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your L. story
This story contains complete
information about “The
Famous Ferguson Case” and
is known to showmen as a “routine story.”
“Famous Ferguson Case’”’ Comes To .._... Theatre Next... With Joan Blondell and Great Cast
Will a genuinely realistic newspaper picture ever be made?
They’ve been asking that, for years; and now from jlollywood comes word that the trick has been turned at last.
The picture that is said to meet all the requirements is “The Famous Ferguson Case,” which was finished not long ago at the First National studios and which will open ....... StU E MRS Bt ee son gece od peaLTe.
Joan Blondell is the star of “The Famous Ferguson Case,’ which is said to present # a highly vivid panorama of a erime of nationwide notoriety !— the sort of :crime that is t blazoned in the front-page headlines of seven the most feconservative newspapers. As
Gd Nes te the big
Cut r5¢ Mat 5c town tabloids, they simply go wild about. it!
Besides Miss Blondell, the cast of “The Famous Ferguson Case” boasts a long list of well known players including Tom Brown, the nineteenyear-old leading man , who _ has ereated such a sensation in Hollywood lately, Adrienne Dore, Walter Miller, Leslie Fenton, Vivienne Osborne, J. Carroll Naish, Purnell Pratt, Russell Hopton, Kenneth Thomson, Grant Mitchell, Russell Simpson, Leon Wayecoff, Miriam Seegar, Spencer Charters, Willard Robertson, George Meeker, Mike Donlin and others. ‘She production was directed by Lloyd Bacon.
But the most remarkable fact about “The Famous Ferguson Case,” according to those who have seen it, is the lifelike picture it affords of the rush of reporters and photographers that descends upon the scene of a really notorious murder, the manner in which they work, the strange and varied types of men and women that move in the orbits of modern journalism.
As may well be imagined, “The
Famous Ferguson Case” is a thrilling story, all the more so because it deals with the very stuff of life in the raw. The script was written by Courtenay Terrett and Granville Moore; and every good newspaper man who lives within a radius of many hundred miles of New York knows who Courtenay Terrett is. His fellow-journalists call him “Brick,” and he has covered most of the high spots in the nation’s news for a number of years. Among his outstanding assignments were the Synder-Gray murder, the Halls-Mills tragedy, the sinking of the _ submarine S-4, and a sensational series of articles on the development of racketeering in New York, which was featured by the New York World.
He knows newspapers and he knows life; and this combination has helped to make “The Famous Ferguson Case” what its heralds proclaim it to be—the greatest of all newspaper pictures, and the first genuinely realistic one.
your 9 story
Joan Blondell Plays Central Role In ‘Famous Ferguson Case”’
It was a murder that shocked the nation.
It was “The Famous Ferguson Case.”
The new First National feature picture bearing that title is comTITAS EMRE Le at TOON Ure anne eae! Theatre, and if advance reports are true the local publie is going to have a plentiful supply of chills and thrills. Also it will get a peep into the real world behind the scenes of newspaper-making, such as has never before been granted to the great army of newspaper readers.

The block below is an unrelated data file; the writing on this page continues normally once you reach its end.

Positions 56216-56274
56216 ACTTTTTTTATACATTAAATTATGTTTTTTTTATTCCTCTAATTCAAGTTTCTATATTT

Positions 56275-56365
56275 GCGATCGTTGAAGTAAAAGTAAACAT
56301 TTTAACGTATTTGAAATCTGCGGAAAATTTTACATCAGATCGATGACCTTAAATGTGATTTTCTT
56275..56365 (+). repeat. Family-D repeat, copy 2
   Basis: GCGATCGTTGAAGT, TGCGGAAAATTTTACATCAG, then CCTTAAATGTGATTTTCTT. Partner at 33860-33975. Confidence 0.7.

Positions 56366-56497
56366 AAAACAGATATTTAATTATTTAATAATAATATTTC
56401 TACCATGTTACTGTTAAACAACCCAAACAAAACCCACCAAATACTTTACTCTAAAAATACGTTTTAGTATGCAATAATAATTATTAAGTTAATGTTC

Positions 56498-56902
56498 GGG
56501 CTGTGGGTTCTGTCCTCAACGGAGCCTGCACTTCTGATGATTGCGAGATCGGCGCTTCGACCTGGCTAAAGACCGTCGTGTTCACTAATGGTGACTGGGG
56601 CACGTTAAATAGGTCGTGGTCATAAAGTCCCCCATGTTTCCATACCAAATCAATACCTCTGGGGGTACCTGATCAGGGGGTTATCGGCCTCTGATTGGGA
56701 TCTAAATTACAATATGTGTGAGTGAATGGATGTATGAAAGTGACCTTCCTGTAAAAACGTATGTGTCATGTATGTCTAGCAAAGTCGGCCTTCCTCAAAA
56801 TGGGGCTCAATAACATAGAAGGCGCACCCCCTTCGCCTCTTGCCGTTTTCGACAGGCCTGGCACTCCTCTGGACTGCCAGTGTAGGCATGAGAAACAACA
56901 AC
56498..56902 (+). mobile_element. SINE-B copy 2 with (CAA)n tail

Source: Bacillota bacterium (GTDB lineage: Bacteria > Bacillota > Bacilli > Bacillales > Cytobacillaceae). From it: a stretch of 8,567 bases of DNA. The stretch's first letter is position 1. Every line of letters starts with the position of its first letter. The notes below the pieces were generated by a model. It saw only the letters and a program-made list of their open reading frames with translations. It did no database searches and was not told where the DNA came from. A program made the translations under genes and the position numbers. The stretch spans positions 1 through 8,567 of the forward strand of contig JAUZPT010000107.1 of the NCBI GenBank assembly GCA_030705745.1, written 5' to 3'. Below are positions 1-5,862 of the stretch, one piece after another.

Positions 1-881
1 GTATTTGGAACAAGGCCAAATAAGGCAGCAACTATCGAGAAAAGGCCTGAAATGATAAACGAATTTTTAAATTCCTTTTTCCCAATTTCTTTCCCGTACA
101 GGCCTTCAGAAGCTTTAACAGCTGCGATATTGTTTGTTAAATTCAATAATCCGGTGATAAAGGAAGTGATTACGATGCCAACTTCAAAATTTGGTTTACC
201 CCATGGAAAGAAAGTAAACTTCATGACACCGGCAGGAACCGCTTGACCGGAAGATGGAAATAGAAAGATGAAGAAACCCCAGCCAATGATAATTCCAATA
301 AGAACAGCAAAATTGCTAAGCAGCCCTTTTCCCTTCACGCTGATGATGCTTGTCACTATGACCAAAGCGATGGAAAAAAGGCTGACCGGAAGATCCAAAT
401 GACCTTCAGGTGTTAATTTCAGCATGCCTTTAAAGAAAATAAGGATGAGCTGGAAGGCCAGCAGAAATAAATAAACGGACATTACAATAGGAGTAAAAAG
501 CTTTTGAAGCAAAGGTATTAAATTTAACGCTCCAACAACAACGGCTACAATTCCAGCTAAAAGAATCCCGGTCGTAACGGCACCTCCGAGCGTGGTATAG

Joan Blondell plays the central role in “The Famous Ferguson Case” —that of Maizie Dickson, a “sob sister” or woman reporter for a sensational paper. She is assigned to write “sob stuff’ for her sheet about the dreadful affair at Cornwall when the wealthy banker, Mr. Ferguson of New York, is’ found murdered under circumstances which point the finger of suspicion directly at Mrs. Ferguson and her elose friend Judd Brooks.
All the great newspapers of the United States were represented at the scene of the murder twenty-four hours after it was committed. Clue followed clue; a weak district attorney was cajoled and browbeaten into taking one sensational step after another; each day had a new thrill for the front pages.
Wherever “The Famous Ferguson Case” has been shown since its re
cent release, critics and public have hailed it as the most vivid and pulsing drama of its kind ever issued from a Hollywood studio.
A warm and human love story runs through the exciting progress of the plot. Besides Joan Blondell, the cast numbers among its members Tom Brown, one of the newest Hollywood leading men, Adrienne Dore, Walter Miller, Leslie Fenton, Vivienne Osborne, V. Carroll Naish, Purnell Pratt, Russell Hopton, Kenneth Thomson and Grant Mitchell, besides many others of equal standing in popular favor. Lloyd Bacon directed.
your eB ea story
Star Reporter Wrote ‘Famous Ferguson Case”’ For Screen
A wealthy man murdered after a quarrel with his wife; the wife involved with another man; a motive clearly apparent — and what’s the answer?
That is “The Famous Ferguson Case,” the new First National picture which will have its first showing SANA Maen hit PUR Oe eh DRL Varian cuit) clave began Theatre.
From advance reports it is, as one may say, a typical American murder mystery of the first magnitude—a screen presentation of a tragedy of real life and of the manner in which it is handled by the newspapers.
In fact “The Famous Ferguson Case” is said to be an authentic portrait of the actual workings of the press.
A veteran newspaper man, Courtenay (“Brick”) Terrett, who has covered most of the famous crime cases of recent years, wrote the original story of “The Famous Ferguson Case.” Lloyd Bacon, widely familiar with journalistic theory and practice, was the director. The cast is headed by Joan Blondell, and in the lineup are Tom Brown, Adrienne Dore, Walter Miller, Leslie Fenton, Vivienne Osborne, J. Carroll Naish, Purnell Pratt, Russell Hopton, Kenneth Thomson, Grant Mitchell and many other players. There are, in all, thirty-seven separate characters in the story, besides a large background of extras and “atmosphere” players.